The FMLA and Attorney Billable Hours

from the November 2012 LERA LEL Newsletter

A recent Family and Medical Leave Act (FMLA) case tells a sad story of a young attorney struggling to cope with caring for a mentally ill, suicidal wife, a new baby and a young child, while meeting the firm’s billable hours requirement. The case was filed after he was fired for not billing enough hours. In his first year at the firm, the plaintiff met his billable hour requirement and received positive performance reviews and a bonus. The next year, however, things began to fall apart. Ayanna v. Dechert, LLP, Case No.10-12155 (D. Mass. Oct. 17, 2012).

After his wife attempted suicide, he took emergency FMLA leave to care for his wife and was off work with four weeks paid paternity leave. After he returned to work, the plaintiff claims, he was assigned less work and, as a result, had lower billable hours. In December 2008, he was fired. The plaintiff filed a complaint, alleging FMLA, Title VII, Americans with Disabilities Act (ADA), and state sex discrimination claims.

The judge’s decision includes a description of the role summary judgment plays in our system. For example, the most important function summary judgment performs is providing a way to assess the evidence in order to see whether there is a genuine need for trial. If there is no dispute about the facts, then there is no need for a trial. In other words, when the facts are not in dispute, the judge or jury has no fact finder role to play. As the Rules of Civil Procedure put it, summary judgment is to be used when there is “no genuine issue as to any material fact.”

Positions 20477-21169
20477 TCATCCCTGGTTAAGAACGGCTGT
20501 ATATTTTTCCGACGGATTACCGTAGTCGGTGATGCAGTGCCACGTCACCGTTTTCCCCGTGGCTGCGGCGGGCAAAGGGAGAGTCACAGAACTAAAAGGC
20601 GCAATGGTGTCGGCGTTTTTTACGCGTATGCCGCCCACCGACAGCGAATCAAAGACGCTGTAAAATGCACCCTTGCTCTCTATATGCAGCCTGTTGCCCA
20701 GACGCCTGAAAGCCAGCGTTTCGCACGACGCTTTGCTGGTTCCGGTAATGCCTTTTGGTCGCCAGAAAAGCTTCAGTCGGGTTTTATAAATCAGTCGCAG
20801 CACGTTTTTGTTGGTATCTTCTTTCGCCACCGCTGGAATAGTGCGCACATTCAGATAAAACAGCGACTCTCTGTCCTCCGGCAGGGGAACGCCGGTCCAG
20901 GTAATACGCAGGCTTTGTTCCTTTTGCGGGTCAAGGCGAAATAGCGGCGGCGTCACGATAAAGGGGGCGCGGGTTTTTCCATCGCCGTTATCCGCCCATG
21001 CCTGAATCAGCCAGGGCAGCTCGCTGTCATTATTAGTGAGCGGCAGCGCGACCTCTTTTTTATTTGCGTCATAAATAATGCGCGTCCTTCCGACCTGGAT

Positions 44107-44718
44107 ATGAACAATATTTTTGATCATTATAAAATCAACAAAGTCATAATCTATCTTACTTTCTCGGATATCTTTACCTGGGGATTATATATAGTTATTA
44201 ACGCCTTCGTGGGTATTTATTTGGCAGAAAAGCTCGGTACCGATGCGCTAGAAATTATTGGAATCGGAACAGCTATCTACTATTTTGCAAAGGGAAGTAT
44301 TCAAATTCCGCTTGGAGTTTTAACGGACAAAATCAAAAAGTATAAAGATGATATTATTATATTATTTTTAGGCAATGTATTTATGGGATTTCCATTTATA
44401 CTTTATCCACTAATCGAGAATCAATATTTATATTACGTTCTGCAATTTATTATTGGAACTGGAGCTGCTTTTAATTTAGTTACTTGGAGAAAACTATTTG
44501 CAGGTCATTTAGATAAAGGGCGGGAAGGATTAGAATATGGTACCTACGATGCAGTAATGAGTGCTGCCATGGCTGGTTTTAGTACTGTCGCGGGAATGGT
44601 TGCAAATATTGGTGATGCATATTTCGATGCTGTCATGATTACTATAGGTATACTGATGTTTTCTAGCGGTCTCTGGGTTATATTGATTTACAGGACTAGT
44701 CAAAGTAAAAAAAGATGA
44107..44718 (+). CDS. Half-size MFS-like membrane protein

The judge in this case found that, although the text of the FMLA does not include a claim for retaliation, the First Circuit has recognized that a retaliation cause of action can be found in the statute and its interpretative regulations. The judge then analyzed the plaintiff’s claims against the facts that have been alleged. For example, the plaintiff was told that he was being fired “due to his rating of fair and his “personal issues.” According to the judge, a reasonable jury could find that the comment was directed at Ayanna’s recent need to take FMLA leave. Furthermore, there was a factual dispute as to whether Ayanna’s billable hours were low because the firm purposefully withheld work from him in retaliation for his taking FMLA leave. The decision points out other facts that could show that the plaintiff’s firing was illegal.